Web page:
How does one choose one love song to represent an entire decade, when such a huge percentage of songs written every year are love songs? It’s an impossible task, so I’m approaching it very subjectively (who can be objective about love or love songs?), and I urge all of you lovebirds out there to let us know your all-time favorite songs of love.
1928: “I Can’t Give You Anything But Love” (Jimmy McHugh-Dorothy Fields)– Dorothy Fields, the most successful female songwriter on Tin Pan Alley, teamed up with Jimmy McHugh to create many popular standards, including “On the Sunny Side of the Street” and “Exactly Like You.”
1937: “My Funny Valentine” (Richard Rodgers-Lorenz Hart)— Of course I had to pick this one, one of the most beautiful melodies in all of popular music, with the bonus of having a clever approach to lyrics. It’s from the Rodgers & Hart musical Babes in Arms. The song is often recorded by male vocalists, including Sinatra and Bennett, but was written for a female character to sing to a man, Valentine “Val” LaMar.
1941: “Don’t Sit Under the Apple Tree (With Anyone Else But Me)” (Stept-Brown-Tobias) — OK, the song was written in 1939, but the lyrics were revised in 1941 to make it applicable to the soldiers of World War II and their sweethearts back home. Definitely a love song of its time, courtesy of The Andrews Sisters.
1951: “Hey, Good Lookin’” (Hank Williams)—“Only You.” “To the Aisle.” “Unchained Melody.” “Love Me Tender.” Overwhelmed by the hundreds of great love songs from the fifties doo-woppers and rockers, I went the other direction and grabbed a catchy number from the king of country & western, Hank Williams. Sing it to your honey on Valentine’s Day: “How’s about cookin’ somethin’ up with me?” Go on, do it!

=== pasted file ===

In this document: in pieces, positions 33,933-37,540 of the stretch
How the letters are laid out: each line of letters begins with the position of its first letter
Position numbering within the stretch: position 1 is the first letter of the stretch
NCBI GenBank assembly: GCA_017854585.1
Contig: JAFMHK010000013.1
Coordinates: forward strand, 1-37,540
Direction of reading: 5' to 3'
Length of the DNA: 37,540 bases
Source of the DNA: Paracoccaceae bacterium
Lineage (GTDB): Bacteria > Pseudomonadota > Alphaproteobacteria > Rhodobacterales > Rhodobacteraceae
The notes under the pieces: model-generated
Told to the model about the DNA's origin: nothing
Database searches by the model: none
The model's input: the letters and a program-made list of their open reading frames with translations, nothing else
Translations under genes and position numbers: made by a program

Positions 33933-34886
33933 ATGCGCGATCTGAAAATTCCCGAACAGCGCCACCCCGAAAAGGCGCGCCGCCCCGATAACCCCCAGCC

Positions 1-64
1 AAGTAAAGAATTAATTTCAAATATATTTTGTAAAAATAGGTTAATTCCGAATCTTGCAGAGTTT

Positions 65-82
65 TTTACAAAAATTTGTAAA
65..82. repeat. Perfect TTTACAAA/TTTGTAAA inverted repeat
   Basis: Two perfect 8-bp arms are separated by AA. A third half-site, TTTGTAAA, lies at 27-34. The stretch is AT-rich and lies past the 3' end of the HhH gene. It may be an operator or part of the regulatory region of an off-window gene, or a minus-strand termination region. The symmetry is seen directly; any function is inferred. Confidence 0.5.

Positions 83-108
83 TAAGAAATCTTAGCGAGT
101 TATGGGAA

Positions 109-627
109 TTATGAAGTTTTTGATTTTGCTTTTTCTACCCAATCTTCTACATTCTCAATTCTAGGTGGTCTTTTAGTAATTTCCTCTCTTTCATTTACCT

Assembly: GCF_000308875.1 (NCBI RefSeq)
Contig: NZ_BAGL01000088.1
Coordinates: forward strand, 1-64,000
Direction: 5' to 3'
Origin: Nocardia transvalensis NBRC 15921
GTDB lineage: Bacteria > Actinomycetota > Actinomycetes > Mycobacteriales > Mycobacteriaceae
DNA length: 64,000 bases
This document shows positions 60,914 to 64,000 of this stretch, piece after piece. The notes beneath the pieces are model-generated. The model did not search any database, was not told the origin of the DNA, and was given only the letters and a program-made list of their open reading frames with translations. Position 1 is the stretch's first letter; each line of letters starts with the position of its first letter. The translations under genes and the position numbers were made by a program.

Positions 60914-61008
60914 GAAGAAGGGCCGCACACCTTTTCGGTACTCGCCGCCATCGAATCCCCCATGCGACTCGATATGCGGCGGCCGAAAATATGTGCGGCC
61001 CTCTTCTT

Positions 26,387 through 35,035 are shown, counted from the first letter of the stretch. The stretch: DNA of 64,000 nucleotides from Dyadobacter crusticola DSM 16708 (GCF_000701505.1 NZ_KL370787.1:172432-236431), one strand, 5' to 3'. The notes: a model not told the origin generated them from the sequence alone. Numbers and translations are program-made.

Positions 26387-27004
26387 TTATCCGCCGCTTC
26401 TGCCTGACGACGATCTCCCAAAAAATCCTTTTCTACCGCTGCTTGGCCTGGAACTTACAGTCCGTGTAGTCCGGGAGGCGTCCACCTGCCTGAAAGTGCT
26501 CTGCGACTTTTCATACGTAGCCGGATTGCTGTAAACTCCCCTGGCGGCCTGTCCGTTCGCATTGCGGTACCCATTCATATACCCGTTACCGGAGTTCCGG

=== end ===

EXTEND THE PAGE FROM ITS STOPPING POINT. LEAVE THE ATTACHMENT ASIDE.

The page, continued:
1964: “Chapel of Love” (Barry-Greenwich-Spector)—The Dixie Cups had the number-one hit of this song about wedding day bliss. It may be appreciated a little differently now than it was in its day, but I say “Gimme a little kitsch for Valentine’s Day.”
1970: “Your Song” (Elton John)— A conversational, confessional love ballad, full of ingenuous earnestness, from the singer-songwriter soon to become a flamboyant, boa-slinging showman. It was played for swooning, swigging lovers in every bar and cocktail lounge throughout the seventies. It’s a really good song, though, and earns its presumptuous title.
1987: “The Way You Make Me Feel” (Michael Jackson) — Michael Jackson was the one musical artist that everyone in my family liked: my wife and I are fans going back to the Jackson 5; our four kids, now grown, still listen to him; and my three-year-old grandkid is trying to perfect the moonwalk. This ecstatic love song was only one of five #1 singles from the album Bad.
1992: “I Will Always Love You” (Dolly Parton)—Dolly wrote and recorded this song in the ‘70s, but Whitney Houston covered it for the movie The Bodyguard, and her reach-the-cheap-seats vocal made it a huge hit, a romantic torch song for the nineties.
Editor’s Note: Steve turned in this list a few weeks ago, before we heard news of Whitney’s passing. We thought her 1994 Grammy performance of “I Will Always Love You” was a timely inclusion; if you haven’t seen Jennifer Hudson’s tribute performance you can view parts of it in the clip below.
2007: “La Vie en Rose” (Edith Piaf-Lois Guglielmi)—OK, OK, the song was written in 1946 and back then became the signature song of its co-writer Edith Piaf. But the 2007 Piaf biopic starring Marion Cotillard revived interest in the beautiful love song, and people of all ages started singing it again.
So, what love song always gives you chills? Which decade had the best love songs, in your opinion?
— Steve, aka The Buy Guy